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C bitwise operators, XOR in C, XOR C++, C++ bitwise operators, Right shift operator

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C provides 6 bitwise operators. Bitwise operators operate on the individual bits in the operand numeric or char value. A bit pattern consists of 0s and 1s. These bitwise operators may be applied only to the char and integer operands. Bitwise operators may not be applied on the other data types like float, double or void. The following table shows the name and meaning of the bitwise operators.
Before understanding the C bitwise operators, let us understand the operations in the mathematical or logical sense.
To put it simply:

AND table
1 and 1 is 1
1 and 0 is 0
0 and 1 is 0
0 and 0 is 0

OR table
1 or 1 is 1
1 or 0 is 1
0 or 1 is 1
0 or 0 is 0

XOR table
1 xor 1 is 0
1 xor 0 is 1
0 xor 1 is 1
0 xor 0 is 0

NOT table
NOT 1 is 0
NOT 0 is 1

Operators    Meaning       
>> Right Shift
<<Left Shift
^ Bitwise XOR (Exclusive OR)
~One's complement(NOT)
&Bitwise AND
|Bitwise OR

If we want to compare two decimal values by using the bitwise operator, then those decimal values should be first converted into binary form and then the bitwise comparison will be taking place.

Bitwise AND, OR, XOR and NOT

The &, |, ^ and ~ operators can perform boolean logical operations. The NOT (~) operator is a unary which can simply perform the conversion that is 0 bits into 1 bits and vice-versa. The other 3 operators are the binary operators. Those binary operators can follow some rules to perform the boolean logical operations. The following is the truth table of AND(&), OR(|) and XOR(^):

   A      B      A&B      A|B      A^B   
000 0 0
01 0 1 1
10 0 1 1
111 1 0

For example:


Consider the following 8-bit example which have two integer values:

    A= 10, and B =8.

The binary form of these values are given below.

  A=00001010
  B=00001000

Now we have to apply the bitwise operations on them.

Bitwise AND (&):

Bitwise AND (&) operator sets the bit to 1 if both corresponding bits in A and B are one.

A & B =  00001010 & 00001000
00001010
00001000
Result:
00001000
(Decimal value is 8)
Bitwise OR (|):

| operator sets the bit to 1 if either or both corresponding bits in A and B are one.

A | B
= 00001010 |  00001000

00001010
00001000
Result:
00001010
(decimal values is 10)
Bitwise XOR (^):

Bitwise XOR (^) operator sets the bit to 1 if one of the 2 corresponding bits, but not both are 1. That is, if one and only one of corresponding bits in A and B are 1.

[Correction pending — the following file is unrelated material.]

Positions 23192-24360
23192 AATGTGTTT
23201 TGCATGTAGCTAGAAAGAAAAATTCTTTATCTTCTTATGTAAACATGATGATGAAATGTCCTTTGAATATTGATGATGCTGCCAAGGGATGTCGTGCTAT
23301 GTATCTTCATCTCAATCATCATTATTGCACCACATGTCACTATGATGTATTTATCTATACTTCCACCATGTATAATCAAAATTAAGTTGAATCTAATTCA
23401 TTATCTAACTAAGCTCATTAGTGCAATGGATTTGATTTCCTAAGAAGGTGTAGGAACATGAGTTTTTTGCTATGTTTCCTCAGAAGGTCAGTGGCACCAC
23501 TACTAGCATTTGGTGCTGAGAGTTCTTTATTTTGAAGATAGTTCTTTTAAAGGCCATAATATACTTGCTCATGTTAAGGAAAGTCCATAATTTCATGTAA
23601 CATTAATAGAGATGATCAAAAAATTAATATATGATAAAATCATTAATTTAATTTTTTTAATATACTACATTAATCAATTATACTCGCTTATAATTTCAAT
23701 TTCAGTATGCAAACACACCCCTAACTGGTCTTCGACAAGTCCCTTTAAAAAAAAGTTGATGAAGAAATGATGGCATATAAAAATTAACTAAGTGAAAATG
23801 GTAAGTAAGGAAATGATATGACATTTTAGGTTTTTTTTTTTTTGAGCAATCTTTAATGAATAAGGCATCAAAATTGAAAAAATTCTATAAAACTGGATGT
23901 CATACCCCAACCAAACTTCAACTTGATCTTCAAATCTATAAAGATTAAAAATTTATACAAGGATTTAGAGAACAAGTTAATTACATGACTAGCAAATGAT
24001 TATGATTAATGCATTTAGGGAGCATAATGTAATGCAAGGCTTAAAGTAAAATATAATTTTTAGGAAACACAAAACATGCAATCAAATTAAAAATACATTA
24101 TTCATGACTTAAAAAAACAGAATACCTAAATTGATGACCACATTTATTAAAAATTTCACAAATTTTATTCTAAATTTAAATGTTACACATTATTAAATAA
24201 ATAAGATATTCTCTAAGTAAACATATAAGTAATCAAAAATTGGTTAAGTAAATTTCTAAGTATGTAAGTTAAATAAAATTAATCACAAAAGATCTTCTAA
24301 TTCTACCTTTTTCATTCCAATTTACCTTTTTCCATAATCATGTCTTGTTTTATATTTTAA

A^B = 00001010 ^ 00001000
00001010
00001000
Result:
00000010
(decimal value is 2)
Bitwise NOT (~):

Bitwise NOT (~) operator performs one's complement that means, convert a 0 bit to 1 and a 1 bit to 0.

A=
00001010
~A=
11110101 ----(decimal value is 245)

Bitwise Shift operators

The bitwise operators shift the bits of an integer variable to the left or right respectively. The C supports two kinds of shift operators.

  1. Left Shift
  2. Right Shift

Bitwise Left shift

 Syntax:
          x<<n

Here the bits in x are shifted n bit position to the left and the vacated bits are being filled with zeros.

For example:

int x= 4;
/* equal binary values of 4 is 00000100 */

int y=x<<2;
/* equal binary values left shift is 00010000 (decimal 16 is assigned into y ) */

Left shift can use the form to get the output that is input number is multiplied by 2s

Output(Y) = number(n) * 2s
where
s = Number of position to be shifted
n = Input number
Y = Output number

Bitwise Right Shift

Syntax:
	x>>n

Here the bits in x are shifted n bit position to right and the vacated bits are being filled with zero.

For example:
int x=8;
/* equal binary value is 00001000 */
int y=x>>2;
/* equal right shifted value
   is 00000010 (decimal 2)*/

Therefore, the right shift is done by using input number is to be divided by 2s

Output(Y) = Input number(n) / 2s
where
s = Number of position to be shifted
n = Input number
Y = Output number

Bitwise Operators Example - AND, OR, XOR, NOT, Left Shift, Right Shift

Following is an example C Program using Bitwise Operators.

#include <stdio.h>
#include <conio.h>

int main()
{
   int A=5;
   /*binary equal 00000101*/
   int B=3;
   /*binary equal 00000011 */

   int C;
   /*Bitwise AND */
   C = A&B;
   printf("The Bitwise AND is :%d \n",C);

   /*Bitwise OR */
   C = A|B;
   printf("The Bitwise OR is :%d \n",C);

   /*Bitwise XOR */
   C = A^B;
   printf("The Bitwise XOR is : %d \n ",C);

   /*Bitwise NOT */
   C = ~A;
   printf("The bitwise NOT is : %d \n ",C);

   /*Bitwise Left Shift */
   C = A<<2;
   printf("The Bitwise Left Shift is :%d \n ",C);

   /*Bitwise Right Shift*/
   C = A>>2;
   printf("The Bitwise Right Shift is :%d \n ",C);

	 return(0);
 }
 

Output:

The Bitwise AND is : 1
The Bitwise OR is : 7
The Bitwise XOR is : 6
The Bitwise NOT is : 250
The Bitwise Left shift is : 20
The Bitwise Right Shift is : 1